Raspberry Pi Compute Module 4 vs Compute Module 3

Raspberry Pi launched Compute Module 4, as a successor to Compute Module 3B+. The Compute Module 4 (CM4) is a so-called System on Module (SoM), which contains core parts which make up a Raspberry Pi 4, for example, and in addition to that eMMC Flash in different sizes (ranging from none for the Lite module version to 32 GB).

The CM4 allows designers to integrate a powerful computing solution into their embedded products, without having to sign NDAs with Broadcom, commit to high SoC purchase volumes. They also benefit of the design experience of the Raspberry Pi hardware and software design team, and of course of the Raspberry Pi community and broad range of software support for the Raspberry Pi platform.

A compute module 4

Top differences in the new Compute module generation

new form factor

Instead of being DDR2-SODIMM mechanically compatible, such as all previous Compute Modules (1, 3, 3+), the new CM4 connects to your compute module carrier board using two 100-pin high density Hirose connectors.

This allows it to have a smaller footprint (55 mm x 40 mm x 4.7 mm, with 4 x M2.5 mounting holes), and provide new high-speed interfaces. (Raspberry Pi would otherwise have run out of pins with the DDR2-SODIMM approach!)

new capabilities and interfaces

The new CM4 has additional interfaces:

  • an additional HDMI port; both HDMI ports are capable of 4K output, and support HDMI 2.0
  • PCI Express Interface ( Gen 2 x1 = single lane)
  • GBit Ethernet interface (Broadcom BCM54210PE PHY is included on-board of the Compute Module) – all you need to add in your design is a MagJack!
  • on-board WLAN support (in WiFi versions), with PCB trace antenna and optional external antenna!
The image shows the external antenna (a Raspberry Pi supplied option, pre-certified!)

significantly simplified power supply design

You’ll be shocked how simple it is to design for the new Raspberry Pi compute module: one single +5V supply is all that is needed, and it will even supply up to 600 mA at 3.3V and 1.8V to peripherals for you.

No more adding different power rails & carefully sequencing them – this will greatly simplify your own carrier board design.

Raspberry Pi’s own CM4IO board will help you to get started quickly with the CM4

Pinout differences between Compute Module 4 and Compute Module 3

There are different groups of pins on the Compute modules, we’ll look at each of them and their differences between the versions in turn.

GPIO pin differences between the compute modules

In the table below, I’ve listed the available GPIO pins on compute module 4 (CM4), on compute module 3 (cm3), and on the Raspberry Pi 4, with their respective pin numbers.

GPIO pins are divided by GPIO banks, on the Raspberry Pi SoC, pins GPIO0 – GPIO27 are in GPIO Bank 1, whereas pins GPIO28 to GPIO45 are on GPIO Bank 2. The GPIO banks, on CM3, can be driven with independent voltages (GPIO0-27_VREF and GPIO28-45_VREF).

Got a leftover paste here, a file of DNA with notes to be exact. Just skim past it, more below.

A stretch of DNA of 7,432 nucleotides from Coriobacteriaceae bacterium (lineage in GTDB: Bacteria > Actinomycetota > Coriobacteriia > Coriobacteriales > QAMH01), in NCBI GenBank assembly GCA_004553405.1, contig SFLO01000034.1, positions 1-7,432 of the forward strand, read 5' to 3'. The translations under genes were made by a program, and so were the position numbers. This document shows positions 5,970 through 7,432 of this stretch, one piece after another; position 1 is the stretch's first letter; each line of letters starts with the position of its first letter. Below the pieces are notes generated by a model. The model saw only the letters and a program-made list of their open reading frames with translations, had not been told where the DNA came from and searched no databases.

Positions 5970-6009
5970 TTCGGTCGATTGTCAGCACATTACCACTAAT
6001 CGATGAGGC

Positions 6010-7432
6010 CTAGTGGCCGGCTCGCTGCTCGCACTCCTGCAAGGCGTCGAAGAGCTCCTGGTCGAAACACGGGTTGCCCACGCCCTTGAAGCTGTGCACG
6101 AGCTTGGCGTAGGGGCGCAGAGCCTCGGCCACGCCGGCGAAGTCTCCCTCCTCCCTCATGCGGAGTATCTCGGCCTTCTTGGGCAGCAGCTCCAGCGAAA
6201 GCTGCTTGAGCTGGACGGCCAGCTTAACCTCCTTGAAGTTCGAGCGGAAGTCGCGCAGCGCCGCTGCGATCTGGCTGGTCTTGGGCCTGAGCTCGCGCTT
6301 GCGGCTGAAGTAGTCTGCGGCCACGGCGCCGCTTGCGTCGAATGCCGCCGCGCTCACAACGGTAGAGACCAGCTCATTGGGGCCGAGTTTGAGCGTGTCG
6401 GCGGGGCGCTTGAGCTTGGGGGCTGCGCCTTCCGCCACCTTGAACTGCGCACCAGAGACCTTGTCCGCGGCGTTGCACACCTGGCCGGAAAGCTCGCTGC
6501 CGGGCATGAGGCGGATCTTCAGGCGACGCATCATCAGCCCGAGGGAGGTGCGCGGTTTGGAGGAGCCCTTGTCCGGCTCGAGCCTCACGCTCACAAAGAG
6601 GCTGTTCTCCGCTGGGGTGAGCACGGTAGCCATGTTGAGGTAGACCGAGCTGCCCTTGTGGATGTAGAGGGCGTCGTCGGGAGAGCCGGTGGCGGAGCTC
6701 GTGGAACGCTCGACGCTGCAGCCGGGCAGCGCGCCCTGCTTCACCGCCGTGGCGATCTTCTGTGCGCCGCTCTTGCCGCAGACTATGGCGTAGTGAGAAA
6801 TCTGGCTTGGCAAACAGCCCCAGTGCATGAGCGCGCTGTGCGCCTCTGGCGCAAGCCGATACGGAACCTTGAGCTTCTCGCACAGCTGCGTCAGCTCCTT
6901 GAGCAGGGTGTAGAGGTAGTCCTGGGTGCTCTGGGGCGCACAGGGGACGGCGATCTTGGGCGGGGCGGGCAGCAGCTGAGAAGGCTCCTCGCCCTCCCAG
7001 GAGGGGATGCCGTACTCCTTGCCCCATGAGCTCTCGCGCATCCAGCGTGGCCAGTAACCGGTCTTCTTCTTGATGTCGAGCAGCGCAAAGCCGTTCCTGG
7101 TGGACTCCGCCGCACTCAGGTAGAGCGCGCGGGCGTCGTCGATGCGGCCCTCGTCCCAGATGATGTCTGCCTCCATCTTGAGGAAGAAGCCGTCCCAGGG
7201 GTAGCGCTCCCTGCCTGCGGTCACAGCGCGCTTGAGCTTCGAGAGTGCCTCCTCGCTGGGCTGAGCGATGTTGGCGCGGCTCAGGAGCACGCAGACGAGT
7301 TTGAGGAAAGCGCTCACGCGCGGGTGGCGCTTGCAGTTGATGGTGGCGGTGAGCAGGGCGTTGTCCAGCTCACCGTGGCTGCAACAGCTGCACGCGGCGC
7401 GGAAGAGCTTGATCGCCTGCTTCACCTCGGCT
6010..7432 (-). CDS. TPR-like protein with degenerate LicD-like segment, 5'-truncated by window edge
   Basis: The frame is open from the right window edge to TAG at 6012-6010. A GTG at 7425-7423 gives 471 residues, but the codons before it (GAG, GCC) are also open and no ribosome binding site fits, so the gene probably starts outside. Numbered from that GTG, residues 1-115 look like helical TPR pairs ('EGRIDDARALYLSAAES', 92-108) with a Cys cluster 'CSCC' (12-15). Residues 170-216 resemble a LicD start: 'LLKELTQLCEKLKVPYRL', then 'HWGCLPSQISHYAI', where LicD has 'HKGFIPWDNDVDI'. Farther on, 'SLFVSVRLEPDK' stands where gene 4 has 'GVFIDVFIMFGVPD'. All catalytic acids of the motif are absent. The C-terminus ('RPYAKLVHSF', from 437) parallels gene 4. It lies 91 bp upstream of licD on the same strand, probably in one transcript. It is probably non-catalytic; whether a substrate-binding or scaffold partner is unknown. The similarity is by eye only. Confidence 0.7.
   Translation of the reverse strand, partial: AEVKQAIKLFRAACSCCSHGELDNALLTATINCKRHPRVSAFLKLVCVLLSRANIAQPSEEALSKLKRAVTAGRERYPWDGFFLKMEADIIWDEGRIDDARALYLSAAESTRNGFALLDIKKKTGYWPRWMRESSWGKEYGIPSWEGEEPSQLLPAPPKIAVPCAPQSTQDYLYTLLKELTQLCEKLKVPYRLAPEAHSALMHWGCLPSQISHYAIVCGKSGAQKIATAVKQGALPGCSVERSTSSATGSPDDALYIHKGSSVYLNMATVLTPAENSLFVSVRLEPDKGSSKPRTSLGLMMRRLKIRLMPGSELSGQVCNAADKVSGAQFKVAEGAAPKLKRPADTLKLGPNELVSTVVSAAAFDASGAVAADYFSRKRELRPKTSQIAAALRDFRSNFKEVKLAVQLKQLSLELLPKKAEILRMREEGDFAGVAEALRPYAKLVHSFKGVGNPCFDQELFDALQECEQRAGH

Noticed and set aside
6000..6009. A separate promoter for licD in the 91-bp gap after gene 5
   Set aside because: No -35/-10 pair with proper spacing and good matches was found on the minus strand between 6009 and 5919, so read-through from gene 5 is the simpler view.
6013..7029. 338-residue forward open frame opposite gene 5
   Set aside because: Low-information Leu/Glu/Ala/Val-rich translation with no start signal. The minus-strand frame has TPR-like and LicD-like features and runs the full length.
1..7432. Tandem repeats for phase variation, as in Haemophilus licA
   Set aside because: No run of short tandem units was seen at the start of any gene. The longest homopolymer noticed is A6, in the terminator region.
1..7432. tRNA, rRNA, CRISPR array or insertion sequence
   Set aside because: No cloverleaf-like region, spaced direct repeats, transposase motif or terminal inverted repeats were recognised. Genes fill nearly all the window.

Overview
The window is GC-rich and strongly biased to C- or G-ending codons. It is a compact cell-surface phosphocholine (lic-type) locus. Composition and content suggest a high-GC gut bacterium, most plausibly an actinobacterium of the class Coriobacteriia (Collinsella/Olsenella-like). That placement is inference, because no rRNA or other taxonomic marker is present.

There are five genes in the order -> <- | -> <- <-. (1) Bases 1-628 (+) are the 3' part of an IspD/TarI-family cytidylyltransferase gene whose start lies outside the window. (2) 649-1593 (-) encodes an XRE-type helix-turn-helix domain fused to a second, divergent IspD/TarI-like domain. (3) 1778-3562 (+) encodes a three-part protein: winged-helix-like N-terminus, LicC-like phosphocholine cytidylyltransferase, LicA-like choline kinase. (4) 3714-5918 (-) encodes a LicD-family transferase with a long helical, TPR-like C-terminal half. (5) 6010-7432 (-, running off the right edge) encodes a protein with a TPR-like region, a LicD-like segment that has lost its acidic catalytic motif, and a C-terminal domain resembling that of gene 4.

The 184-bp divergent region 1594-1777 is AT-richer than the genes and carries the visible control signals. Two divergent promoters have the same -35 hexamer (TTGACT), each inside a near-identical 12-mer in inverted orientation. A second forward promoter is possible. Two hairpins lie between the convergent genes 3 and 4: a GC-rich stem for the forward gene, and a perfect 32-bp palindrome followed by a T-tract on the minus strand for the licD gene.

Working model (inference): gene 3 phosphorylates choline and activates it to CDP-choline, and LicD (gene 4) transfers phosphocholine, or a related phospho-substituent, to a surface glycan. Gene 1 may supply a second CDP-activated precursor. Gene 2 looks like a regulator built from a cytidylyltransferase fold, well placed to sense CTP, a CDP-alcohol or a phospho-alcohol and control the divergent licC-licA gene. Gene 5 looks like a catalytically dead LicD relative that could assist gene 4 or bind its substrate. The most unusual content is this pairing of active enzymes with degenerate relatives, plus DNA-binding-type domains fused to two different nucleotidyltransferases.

On CM4 and Pi 4 only the first GPIO bank (GPIO0 – GPIO27) are exposed. In addition to that, CM4 exposes GPIO44 and GPIO45, which are usually used for driving the official Raspberry Pi camera(s) and 7“ display. The CM4 therefore lacks 16 GPIO pins in comparison to the CM3!

GPIO BCM IDCM4 Pin#CM3 Pin#Pi 4 Pin#Note
GPIO036 (ID_SD)327ID_SD = SDA0
GPIO135 (ID_SC)528ID_SC = SCL0
GPIO25893SDA1
GPIO356115SCL1
GPIO454157GPCLK0
GPIO5341729GPCLK1
GPIO6302131GPCLK2
GPIO7372326SPI0_CE1_N
GPIO8392724SPI0_CE0_N
GPIO9402921SPI0_MISO
GPIO10443319SPI0_MOSI
GPIO11383523SPI0_SCLK
GPIO12314532PWM0
GPIO13284733PWM1
GPIO1455518TXD0 / TXD1
GPIO15515310RXD0 / RXD1
GPIO16295736
GPIO17505911
GPIO18496312PCM_CLK
GPIO19266535PCM_FS
GPIO20276938PCM_DIN
GPIO21257140PCM_DOUT
GPIO22467515
GPIO23477716
GPIO24458118
GPIO25418322
GPIO26248737
GPIO27488913
GPIO2828SDA0
GPIO2930SCL0
GPIO3034
GPIO3136
GPIO3246GPCLK0
TXD0 / TXD1
GPIO3348RXD0 / RXD1
GPIO3452GPCLK0
GPIO3554SPI0_CE1_N
GPIO3658SPI0_CE0_N
TXD0
GPIO3760SPI0_MISO
RXD0
GPIO3864SPI0_MOSI
GPIO3966SPI0_SCLK
GPIO4070PWM0 / TXD1
SPI2_MISO
GPIO4172PWM1 / RXD1
SPI2_MOSI
GPIO4276GPCLK1
SPI2_SCLK
GPIO4378GPCLK2
SPI2_CE0_N
GPIO4482 (SDA0)82cam / disp
SDA0 / SDA1
GPCLK1
SPI2_CE1_N
GPIO4580 (SCL0)84cam / disp
SCL0 / SCL1
SPI2_CE2_N
GPIO pinout compared between CM4, CM3, Raspbery Pi 4

There are two special I2C buses – one on GPIO0 and GPIO1, which is used for HAT EEPROMs (ID_SD / ID_SC), and one on GPIO44 and GPIO45, which is typically used to connect the camera and display.

Note also, that on CM4 you have the capability to set the GPIO output voltage, using GPIO_VREF – this can be connected to +1.8V or +3.3V for 1.8V or 3.3V signalling respectively. From the datasheet, it is unclear, however how this will affect GPIO44 and GPIO45, as they are in the GPIO Bank 1!

On CM4, GPIO2 and GPIO3 (used for I2C) have 1.8K pull up resistors.

Compute Module 3+ allows access to the SPI2 bus, which is not exposed anywhere else – on CM4, you will only have access to SPI0 and SPI1.

CM4 will not allow simultaneous access to UART0 (TXD0, RXD0) and the miniUART, UART1 (TXD1, RXD1). Here both are exposed on GPIO14 and GPIO15 as alternatives.

CM4, however, like the Raspberry Pi 4, includes additional UARTs (up to 6 UARTs in total), SPI ports (up to 6 SPI ports in total, five of which are exposed on Pi 4 and CM4) and I2C ports (up to 6 x I2C). These are available as additional pin mux options on the GPIO Bank 0.

Further reading